With digital media playing an ever-growing role in marketing, many UK companies have sought to invest heavily in its use.
However, while investment in digital spend is up and companies are becoming accustomed to using such channels, suggestions they are being used in the optimal way are often greatly exaggerated. In our experience, and particularly from conversations with senior digital candidates, it would seem that many UK businesses are not as digitally savvy as many perceive.
True, the UK is very advanced in its use of digital, but many departments are nowhere near as far forward as they should be with digital integration.
One reason for this is the familiar problem of silos. Just as many functions are isolated from each other in businesses, so the pattern repeats itself when digital is introduced. In many cases, this is treated as the sole domain of the digital team, which is not integrated with the rest of the business.
The result of this is that digital cannot make the impact it could and should, because other parts of a business will not have gained an appreciation of how it functions, what its uses are and how it impacts everyone else. As a result, despite increasing investment it can still be argued that digital as a function is largely under resourced in many businesses and opportunities for its effective integration with wider activities are being missed.
Another common observation is that many businesses do not have the right systems in place. Add to this a lack of talent with the necessary skills and it is no wonder that many companies do not make the most of digital.
Finding the staff with the right skills is a clear priority for a company whenever it understands what is needed. The danger is that such a lack of understanding means these requirements are neglected in digital. Many reasons might lie behind this; the boards of companies may lack knowledge of digital and even be suspicious of it, while in many cases a lack of investment is a key issue.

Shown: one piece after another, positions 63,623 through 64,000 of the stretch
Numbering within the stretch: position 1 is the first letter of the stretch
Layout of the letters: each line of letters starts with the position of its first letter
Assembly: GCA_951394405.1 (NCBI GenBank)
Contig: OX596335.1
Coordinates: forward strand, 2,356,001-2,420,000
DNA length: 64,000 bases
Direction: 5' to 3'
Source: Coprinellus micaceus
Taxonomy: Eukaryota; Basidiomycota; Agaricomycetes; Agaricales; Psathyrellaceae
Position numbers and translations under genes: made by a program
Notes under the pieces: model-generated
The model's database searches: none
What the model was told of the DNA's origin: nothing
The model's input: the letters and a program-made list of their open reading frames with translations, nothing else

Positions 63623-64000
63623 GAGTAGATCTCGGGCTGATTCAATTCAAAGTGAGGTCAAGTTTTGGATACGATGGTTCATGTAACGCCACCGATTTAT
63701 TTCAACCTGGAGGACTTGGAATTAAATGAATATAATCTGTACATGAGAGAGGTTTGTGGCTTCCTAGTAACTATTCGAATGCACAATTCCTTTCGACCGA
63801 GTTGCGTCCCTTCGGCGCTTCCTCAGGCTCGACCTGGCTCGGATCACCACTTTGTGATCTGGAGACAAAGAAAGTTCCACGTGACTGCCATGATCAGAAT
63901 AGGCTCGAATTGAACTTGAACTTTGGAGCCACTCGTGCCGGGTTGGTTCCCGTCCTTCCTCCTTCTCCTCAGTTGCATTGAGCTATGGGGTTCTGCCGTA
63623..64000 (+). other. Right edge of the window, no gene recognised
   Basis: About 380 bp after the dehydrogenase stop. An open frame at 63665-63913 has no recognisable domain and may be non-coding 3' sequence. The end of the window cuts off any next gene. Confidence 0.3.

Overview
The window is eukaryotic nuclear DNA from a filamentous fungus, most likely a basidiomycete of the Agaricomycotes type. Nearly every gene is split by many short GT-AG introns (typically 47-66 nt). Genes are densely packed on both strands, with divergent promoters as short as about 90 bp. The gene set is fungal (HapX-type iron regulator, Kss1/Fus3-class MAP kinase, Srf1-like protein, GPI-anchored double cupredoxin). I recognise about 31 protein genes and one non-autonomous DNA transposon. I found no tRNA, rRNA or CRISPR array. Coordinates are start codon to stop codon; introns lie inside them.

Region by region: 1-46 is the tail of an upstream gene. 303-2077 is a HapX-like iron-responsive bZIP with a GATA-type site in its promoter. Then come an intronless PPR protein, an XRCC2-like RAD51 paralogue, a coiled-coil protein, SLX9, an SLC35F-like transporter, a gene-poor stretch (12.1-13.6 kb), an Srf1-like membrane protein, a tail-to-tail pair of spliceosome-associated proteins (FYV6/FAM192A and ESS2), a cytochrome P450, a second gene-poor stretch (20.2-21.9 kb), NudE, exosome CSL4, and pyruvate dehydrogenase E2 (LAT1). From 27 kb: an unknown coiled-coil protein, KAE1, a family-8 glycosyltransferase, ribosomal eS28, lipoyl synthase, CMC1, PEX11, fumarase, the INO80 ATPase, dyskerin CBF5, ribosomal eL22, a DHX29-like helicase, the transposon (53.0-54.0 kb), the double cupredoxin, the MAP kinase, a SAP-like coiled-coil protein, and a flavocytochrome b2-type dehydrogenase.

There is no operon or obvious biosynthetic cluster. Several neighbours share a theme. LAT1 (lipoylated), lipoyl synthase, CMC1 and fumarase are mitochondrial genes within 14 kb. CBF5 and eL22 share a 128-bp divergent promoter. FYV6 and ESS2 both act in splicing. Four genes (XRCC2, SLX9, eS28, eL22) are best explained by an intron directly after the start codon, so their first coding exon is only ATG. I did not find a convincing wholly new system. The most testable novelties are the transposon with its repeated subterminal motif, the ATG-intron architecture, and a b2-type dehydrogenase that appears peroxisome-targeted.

One of the most effective steps a business could take to tackle these problems is to appoint someone with digital knowledge and experience to the board.
This would mean that companies would have someone involved at the highest level who has the necessary experience and understanding that others may lack. They can act as a champion for digital, ensuring their colleagues understand what can be achieved through it and help secure investment. All this, of course, will help remove digital from the silo and bring it into the heart of the business.
Above all, this move would remove the ignorance of digital that leads business leaders to fear it. Rather than being reactive to developments in this fast-moving sector, companies will be able to plan ahead and take a lead, investing more in terms of finance, recruiting the right specialist digital staff and training people across the business.
By being pro-active, a company will soon find it moves ahead of the competition, but to do this means a significant culture change. Companies bold enough to give digital expertise a voice at board level will find this amounts to a big step towards achieving this transformation.